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Developing Healthy Boundaries in (Addiction) Recovery

Boundaries define what is acceptable, and what is not, in a relationship. Creating healthy boundaries in (addiction) recovery is an important art of your process. It’s about what’s okay and what’s not okay. And it’s about ensuring that your needs, wants, and values are acknowledged and respected. It is possible and likely that you have different boundary types in different relationships. It is also likely that your boundary style is influenced by your attachment style.


Brené Brown has found that the most compassionate people are also the most boundarised. This is because maintaining boundaries keeps you out of resentment, and you can continue connecting from a place of compassion. We’ve all felt compassion fatigue at times when it just seems to run out, right? So, this is important to note.


According to Brown’s research,

“Compassionate people assume other people are doing the best they can, but they also ask for what they need and don’t put up with a lot of crap”.


Assuming that people are doing their best without setting boundaries and looking after yourself, is another route into resentment, judgement, and misunderstandings. We’re not our best selves when we’re coming from this place.

7 Boundary Types
Boundary Styles

WHAT IS A COMPASSIONATE BOUNDARY?

According to an article on Mindful.Org a compassionate boundary is the act of turning toward whatever difficulty you might be feeling with compassion and listening to the underlying need that you want to request, that is both compassionate to yourself and the other person involved. When a boundary is crossed, the first emotion you often feel is anger. Anger is there to protect you from harm and lets you know that you that you need to re-assert your boundary to come back into harmony.


HOW CAN YOU TELL WHEN YOU AREN’T HOLDING COMPASSIONATE BOUNDARIES?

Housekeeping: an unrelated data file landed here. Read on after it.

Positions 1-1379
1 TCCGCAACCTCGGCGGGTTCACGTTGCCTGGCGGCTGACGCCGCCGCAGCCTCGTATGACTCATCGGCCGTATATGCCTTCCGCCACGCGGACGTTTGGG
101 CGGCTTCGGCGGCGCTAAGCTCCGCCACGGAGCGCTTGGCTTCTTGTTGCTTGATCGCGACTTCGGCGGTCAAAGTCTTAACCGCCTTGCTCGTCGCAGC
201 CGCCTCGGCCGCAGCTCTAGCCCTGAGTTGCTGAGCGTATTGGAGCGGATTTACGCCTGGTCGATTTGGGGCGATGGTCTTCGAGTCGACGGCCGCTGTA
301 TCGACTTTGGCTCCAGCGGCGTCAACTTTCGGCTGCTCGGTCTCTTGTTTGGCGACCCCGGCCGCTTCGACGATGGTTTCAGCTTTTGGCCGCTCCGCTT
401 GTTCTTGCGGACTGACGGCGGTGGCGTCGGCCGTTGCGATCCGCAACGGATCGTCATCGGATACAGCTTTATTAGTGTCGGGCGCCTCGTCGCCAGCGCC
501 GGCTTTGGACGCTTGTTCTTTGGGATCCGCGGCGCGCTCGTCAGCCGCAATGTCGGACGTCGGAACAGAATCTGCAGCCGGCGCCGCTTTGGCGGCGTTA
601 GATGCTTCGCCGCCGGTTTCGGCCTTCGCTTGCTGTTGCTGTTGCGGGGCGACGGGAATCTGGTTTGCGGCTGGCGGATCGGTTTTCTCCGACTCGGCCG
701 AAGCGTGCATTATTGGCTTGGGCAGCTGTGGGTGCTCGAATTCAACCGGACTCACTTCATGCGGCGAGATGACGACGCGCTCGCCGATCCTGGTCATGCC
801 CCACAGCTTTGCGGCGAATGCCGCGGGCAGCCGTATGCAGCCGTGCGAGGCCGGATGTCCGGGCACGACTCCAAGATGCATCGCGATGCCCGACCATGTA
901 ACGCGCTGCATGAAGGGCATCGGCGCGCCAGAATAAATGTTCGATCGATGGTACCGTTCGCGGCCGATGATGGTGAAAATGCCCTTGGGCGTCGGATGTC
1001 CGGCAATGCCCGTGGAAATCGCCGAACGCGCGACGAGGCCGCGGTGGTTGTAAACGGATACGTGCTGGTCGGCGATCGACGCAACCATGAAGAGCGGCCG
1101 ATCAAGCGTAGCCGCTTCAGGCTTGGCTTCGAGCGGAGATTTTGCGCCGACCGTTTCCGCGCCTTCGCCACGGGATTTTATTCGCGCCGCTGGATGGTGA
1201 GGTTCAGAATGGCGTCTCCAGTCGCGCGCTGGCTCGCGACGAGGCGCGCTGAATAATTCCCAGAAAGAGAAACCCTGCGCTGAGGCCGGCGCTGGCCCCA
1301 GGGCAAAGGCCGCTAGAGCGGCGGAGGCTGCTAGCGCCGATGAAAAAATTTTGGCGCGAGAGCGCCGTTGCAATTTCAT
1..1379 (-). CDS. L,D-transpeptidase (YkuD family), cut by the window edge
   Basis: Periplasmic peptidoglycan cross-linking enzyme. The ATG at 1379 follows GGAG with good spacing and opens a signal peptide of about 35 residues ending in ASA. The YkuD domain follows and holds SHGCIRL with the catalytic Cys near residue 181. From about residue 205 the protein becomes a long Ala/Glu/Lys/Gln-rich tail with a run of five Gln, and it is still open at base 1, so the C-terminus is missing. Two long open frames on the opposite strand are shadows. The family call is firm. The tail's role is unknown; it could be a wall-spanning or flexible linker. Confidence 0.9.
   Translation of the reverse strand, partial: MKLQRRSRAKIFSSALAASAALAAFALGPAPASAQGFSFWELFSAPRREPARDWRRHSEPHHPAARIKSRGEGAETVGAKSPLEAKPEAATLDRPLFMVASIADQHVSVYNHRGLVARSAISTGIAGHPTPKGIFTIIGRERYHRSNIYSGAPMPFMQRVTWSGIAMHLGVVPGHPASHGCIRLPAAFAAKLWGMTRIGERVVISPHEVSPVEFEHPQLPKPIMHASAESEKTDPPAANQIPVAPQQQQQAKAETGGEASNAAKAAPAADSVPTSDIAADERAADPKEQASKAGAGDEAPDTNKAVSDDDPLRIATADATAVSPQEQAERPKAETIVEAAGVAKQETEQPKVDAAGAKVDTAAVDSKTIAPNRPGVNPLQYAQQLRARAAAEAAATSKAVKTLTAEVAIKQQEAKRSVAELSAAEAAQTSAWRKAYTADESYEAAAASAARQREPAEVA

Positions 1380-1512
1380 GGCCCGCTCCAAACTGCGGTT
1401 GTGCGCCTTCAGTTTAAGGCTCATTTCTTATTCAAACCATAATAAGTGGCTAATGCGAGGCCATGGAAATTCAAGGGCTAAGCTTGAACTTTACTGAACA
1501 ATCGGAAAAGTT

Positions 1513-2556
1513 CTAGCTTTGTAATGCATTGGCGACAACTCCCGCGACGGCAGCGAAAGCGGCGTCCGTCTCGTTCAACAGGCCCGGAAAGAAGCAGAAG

You say yes when you really want to say no.

Other people’s problems become your priorities.

You neglect important concerns related to home or work.

You suffer physically because there is so much outward focus that you aren’t listening within to our self-care needs, like sleep, meditation, exercise, taking breaks, etc.

You accept abuse of any kind in your relationships.

You are overly apologetic and don’t speak authentically about what you truly feel and need.


Anger and setting boundaries are clearly connected. Anger is one of the emotions you will feel when you experience a perceived threat. When threatened, your brain releases the hormone epinephrine, followed by norepinephrine (noradrenaline), which prepares the body to survive the threat by increasing our heart rate and blood pressure and narrowing our focus to fight, flight, or freeze. If you don’t allow yourself to feel our anger with kindness and acceptance, you won’t be able to create healthy boundaries, and this can cause great damage to yourself and others through your words and actions.


ASK YOURSELF THESE QUESTIONS IF YOU FEEL ANGRY

What needs, wants, or values need to be protected?

Which of my needs, wants, or values are being disregarded?

What is happening here that is not okay with me?

What needs to be restored?

What do I need to do to protect myself and what is important to me?

5 Steps to Creating Compassionate Boundaries

KNOW YOUR BOUNDARIES

Boundaries should be based on your values, or the things that are important to you.

Boundaries are an expression of your needs and wants.

Your boundaries are yours, and yours alone. Many of your boundaries might align with those who are close to you, but others will be unique.

Know your boundaries before entering a situation. This will make it less likely you’ll do something you’re not comfortable with, and means you’re staying aligned with your needs, wants and values.

You always have the right to say “no”. When doing so, express yourself clearly and without ambiguity so there is no doubt about what you want.


WHY IT'S HARD TO SET BOUNDARIES WITH YOURSELF

According to Social Worker, Sharon Martin, maintaining boundaries is a struggle for most people. We all know that limits and structure are good for us, but they’re hard to stick to! Have you thought about what makes it hard for you to set limits for yourself?


HERE ARE A FEW POSSIBLE REASONS THAT IT’S HARD TO SET BOUNDARIES WITH YOURSELF:

Your parents didn’t set healthy limits or boundaries for themselves.